And I have completely and totally failed all my children. It hasn’t been as dramatic as it has been with Michaela. The daggers that have pierced them have been the kind that mostly dissolve in time. But they have all suffered grief and sorrow, and there is not anything I can do about it. I have made midnight trips to the grocery store for chocolate, taken them for manicures, sat and listened, hugged and cried. But the only way I could actually have prevented my children from being hurt was if I had taught them not to love. Jobs, money, those things all can cause stress, but only love can pierce the heart, and it can pierce deep and hard and leave shards that don’t ever completely go away. I know, because I have them myself.

My daughter and her husband, they are happy and excited about the baby they are having. But they have feelings inside them that perhaps they don’t even understand. Do they understand the huge vulnerability they are being drawn into? They are both smart kids, and they are both very self-aware, smart, imaginative and creative, so maybe they do. Or maybe it is just a vague sense of unease. I know that as they have thought about their child, they have been drawn to look back on their own childhoods. In doing so, they have encountered the things that hurt them. They think, they hope, that these things will be different for their child, that their son won’t encounter the cruelty of other kids, for example. But somewhere deep inside, as they consider their own hurts, they may be coming to realize that those things are going to hurt even more if they happen to their child than they did when they happened to them. I looked it up this morning, that quote that I just kind of know. I discovered it has a source, author Elizabeth Stone. It is, “Making the decision to have a child — it is momentous. It is to decide forever to have your heart go walking around outside your body.”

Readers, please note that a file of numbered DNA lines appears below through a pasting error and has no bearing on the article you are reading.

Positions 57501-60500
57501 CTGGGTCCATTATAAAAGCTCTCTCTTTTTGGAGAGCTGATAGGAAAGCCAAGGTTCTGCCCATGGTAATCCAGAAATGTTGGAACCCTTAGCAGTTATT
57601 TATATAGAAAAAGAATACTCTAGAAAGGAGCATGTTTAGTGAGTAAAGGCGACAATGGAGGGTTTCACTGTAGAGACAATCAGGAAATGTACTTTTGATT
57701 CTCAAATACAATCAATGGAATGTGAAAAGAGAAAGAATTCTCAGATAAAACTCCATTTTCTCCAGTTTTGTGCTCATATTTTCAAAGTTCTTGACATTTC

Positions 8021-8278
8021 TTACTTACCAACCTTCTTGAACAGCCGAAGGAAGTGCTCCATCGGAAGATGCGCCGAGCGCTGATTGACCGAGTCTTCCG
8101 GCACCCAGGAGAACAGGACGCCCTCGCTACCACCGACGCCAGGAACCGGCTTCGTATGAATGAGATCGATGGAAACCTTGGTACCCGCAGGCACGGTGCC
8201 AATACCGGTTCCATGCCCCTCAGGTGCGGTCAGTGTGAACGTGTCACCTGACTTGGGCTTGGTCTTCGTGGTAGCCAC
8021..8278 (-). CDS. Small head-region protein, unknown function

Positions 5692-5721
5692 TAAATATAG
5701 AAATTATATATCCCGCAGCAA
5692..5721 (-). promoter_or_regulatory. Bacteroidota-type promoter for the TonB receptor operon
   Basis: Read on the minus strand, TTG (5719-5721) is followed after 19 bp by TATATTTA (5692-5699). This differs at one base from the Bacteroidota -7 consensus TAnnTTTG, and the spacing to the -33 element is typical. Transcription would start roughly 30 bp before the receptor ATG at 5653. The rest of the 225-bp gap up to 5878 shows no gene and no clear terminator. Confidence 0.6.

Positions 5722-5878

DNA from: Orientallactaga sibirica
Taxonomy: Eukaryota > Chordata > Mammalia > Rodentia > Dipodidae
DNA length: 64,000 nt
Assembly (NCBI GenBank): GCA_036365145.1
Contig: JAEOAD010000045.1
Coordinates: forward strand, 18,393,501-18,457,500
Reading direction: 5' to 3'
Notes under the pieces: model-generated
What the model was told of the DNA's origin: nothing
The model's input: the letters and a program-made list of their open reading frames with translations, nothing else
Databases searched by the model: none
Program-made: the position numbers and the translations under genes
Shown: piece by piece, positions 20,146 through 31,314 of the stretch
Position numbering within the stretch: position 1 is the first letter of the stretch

Well, I guess I am kind of placing my own thing into other people’s minds here. I think it is valid to a point. But really it’s my own point. For me, it is magnified, because it triggers that deep sorrow of not being able to save Michaela from suffering. But the fact is, I can’t save any of my children. I can’t make any of them happy. I can’t protect any of them from hurt. I can just hope that they have the emotional wisdom to live well.

To you, Michaela, I just want to say that am so sorry that I was not able to protect you from harm, that I was not able to save you. Wherever you have been, whatever you have been through, I just hope that you have been able to feel always that love that is beyond life and death, there in your heart, forever.